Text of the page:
The Indian Memorial, Neuve Chapelle (Photo: Centenary News)

100 Years Ago Today: Battle of Neuve Chapelle

Posted on on 10 March 2015
Share |

Britain launched its first set-piece offensive on the Western Front on March 10th 1915, attacking the Germans at Neuve Chapelle in Northern France.

The aim was to break through to the higher ground of Aubers Ridge.

Soldiers from the colonial Indian Army, sent to France to reinforce British troops in 1914, played a significant role at the Battle of Neuve Chapelle, overrunning German positions in the early stages of the attack. 

But the advance stalled, hampered by poor communications. Trench warfare advantaged defence over attack. Delays allowed the Germans to reorganise and bring up reinforcements. It was to become a familiar pattern in the First World War.

The offensive was called off after three days, with only minimal British gains.

Field Marshal Sir John French, commander of the British Expeditionary Force, complained about a lack of shells.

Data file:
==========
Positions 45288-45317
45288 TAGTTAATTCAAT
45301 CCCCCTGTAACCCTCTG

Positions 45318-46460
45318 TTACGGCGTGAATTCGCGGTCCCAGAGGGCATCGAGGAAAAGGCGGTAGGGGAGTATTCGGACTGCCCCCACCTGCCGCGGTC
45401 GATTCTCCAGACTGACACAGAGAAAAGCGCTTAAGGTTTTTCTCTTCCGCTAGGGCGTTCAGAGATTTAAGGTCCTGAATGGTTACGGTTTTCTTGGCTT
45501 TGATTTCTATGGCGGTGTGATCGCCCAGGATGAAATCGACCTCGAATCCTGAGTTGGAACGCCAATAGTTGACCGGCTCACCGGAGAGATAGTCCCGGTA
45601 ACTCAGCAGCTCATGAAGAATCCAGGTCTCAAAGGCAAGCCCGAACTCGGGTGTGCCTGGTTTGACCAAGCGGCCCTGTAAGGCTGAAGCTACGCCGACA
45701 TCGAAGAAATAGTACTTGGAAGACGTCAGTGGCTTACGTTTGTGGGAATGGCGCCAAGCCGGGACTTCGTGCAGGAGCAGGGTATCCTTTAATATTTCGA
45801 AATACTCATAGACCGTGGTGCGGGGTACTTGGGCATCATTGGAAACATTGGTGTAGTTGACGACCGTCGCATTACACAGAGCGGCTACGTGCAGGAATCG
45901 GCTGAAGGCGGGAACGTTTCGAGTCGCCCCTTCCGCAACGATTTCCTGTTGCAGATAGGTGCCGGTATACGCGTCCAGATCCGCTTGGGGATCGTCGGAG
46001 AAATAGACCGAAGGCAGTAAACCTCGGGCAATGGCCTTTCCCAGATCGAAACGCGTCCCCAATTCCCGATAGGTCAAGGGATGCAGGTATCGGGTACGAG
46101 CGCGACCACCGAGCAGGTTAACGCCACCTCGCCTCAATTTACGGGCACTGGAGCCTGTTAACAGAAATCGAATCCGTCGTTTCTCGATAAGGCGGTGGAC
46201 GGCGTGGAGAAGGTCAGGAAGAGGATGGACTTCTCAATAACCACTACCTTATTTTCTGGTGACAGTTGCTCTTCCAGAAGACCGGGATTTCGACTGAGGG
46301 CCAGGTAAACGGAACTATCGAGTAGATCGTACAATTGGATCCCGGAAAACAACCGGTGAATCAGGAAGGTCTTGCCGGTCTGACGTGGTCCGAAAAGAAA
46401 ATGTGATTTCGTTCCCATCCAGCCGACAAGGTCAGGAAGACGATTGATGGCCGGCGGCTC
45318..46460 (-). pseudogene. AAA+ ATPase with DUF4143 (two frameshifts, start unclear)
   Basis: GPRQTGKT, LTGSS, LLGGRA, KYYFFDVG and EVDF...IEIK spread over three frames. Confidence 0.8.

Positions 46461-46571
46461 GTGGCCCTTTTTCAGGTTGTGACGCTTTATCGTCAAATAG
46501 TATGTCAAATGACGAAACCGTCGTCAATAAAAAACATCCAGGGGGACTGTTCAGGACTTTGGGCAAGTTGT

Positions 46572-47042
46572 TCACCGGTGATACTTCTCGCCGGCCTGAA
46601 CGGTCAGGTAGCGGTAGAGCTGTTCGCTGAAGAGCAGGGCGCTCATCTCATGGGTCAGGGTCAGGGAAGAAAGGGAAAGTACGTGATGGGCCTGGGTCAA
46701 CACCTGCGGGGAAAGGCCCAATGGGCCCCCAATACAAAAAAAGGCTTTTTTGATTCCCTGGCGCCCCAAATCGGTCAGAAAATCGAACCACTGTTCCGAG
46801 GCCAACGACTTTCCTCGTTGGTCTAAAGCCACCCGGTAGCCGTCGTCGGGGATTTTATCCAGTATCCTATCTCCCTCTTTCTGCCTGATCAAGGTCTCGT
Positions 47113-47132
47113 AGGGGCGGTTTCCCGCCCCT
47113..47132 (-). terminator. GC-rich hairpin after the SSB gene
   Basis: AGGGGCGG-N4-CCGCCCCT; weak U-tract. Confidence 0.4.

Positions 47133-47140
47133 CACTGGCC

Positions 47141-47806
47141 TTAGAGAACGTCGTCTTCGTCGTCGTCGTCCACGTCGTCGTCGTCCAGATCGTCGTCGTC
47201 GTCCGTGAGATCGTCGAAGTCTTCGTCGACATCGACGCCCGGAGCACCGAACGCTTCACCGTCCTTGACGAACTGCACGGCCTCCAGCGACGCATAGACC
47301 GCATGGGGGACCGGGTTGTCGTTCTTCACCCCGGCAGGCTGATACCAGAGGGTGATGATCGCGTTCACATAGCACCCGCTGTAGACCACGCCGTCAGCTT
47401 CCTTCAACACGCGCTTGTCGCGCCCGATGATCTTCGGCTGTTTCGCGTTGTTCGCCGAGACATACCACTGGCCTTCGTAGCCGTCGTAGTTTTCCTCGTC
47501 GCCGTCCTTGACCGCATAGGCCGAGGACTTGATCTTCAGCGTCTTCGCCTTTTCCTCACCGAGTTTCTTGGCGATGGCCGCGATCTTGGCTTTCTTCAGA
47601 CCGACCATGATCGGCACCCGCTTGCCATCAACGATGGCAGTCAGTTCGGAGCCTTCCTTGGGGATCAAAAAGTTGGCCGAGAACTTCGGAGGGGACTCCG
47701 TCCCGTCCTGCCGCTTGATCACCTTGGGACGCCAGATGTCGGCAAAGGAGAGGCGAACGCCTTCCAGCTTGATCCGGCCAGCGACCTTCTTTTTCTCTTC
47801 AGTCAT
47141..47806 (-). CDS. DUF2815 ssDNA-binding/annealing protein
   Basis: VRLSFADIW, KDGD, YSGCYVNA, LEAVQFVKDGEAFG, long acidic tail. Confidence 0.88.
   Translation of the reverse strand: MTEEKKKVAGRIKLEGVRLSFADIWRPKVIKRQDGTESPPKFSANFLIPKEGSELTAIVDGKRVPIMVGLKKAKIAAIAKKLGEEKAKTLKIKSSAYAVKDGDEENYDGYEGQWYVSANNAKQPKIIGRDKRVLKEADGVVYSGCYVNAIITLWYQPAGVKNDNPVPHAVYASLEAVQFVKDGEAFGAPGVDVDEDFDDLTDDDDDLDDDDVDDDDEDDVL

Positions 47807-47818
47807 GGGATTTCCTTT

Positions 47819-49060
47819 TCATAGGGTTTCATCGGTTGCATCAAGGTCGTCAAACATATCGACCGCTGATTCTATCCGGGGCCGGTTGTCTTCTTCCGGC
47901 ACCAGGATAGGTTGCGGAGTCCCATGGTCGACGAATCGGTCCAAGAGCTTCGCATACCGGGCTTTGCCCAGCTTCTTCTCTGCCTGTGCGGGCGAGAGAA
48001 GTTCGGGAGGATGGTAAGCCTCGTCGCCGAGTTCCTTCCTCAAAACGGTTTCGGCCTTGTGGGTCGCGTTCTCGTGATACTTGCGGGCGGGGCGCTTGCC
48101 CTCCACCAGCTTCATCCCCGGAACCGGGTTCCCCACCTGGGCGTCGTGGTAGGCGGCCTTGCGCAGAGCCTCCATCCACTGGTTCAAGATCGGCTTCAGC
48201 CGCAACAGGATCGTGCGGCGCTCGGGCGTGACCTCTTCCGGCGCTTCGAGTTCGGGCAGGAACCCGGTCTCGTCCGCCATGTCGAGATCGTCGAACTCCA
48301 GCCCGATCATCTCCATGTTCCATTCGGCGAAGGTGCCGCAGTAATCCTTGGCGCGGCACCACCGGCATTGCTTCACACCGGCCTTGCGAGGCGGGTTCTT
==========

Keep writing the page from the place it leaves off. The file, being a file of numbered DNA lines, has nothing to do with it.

The row culminated in a political crisis later in 1915, and the appointment of David Lloyd George as Minister of Munitions.

Indian leaders have marked today's anniversary in Delhi with the laying of wreaths at the India Gate and the opening of a Centenary exhibition.

Details of events in France commemorating the centenary of the Battle of Neuve Chapelle can be found here.

A ceremony will be held at the CWGC Neuve Chapelle Memorial on March 13th, at 3pm - attended by representatives from the Indian Embassy.

Sources: Wikipedia/various/CWGC

Images: © Centenary News

Posted by: Peter Alhadeff, Centenary News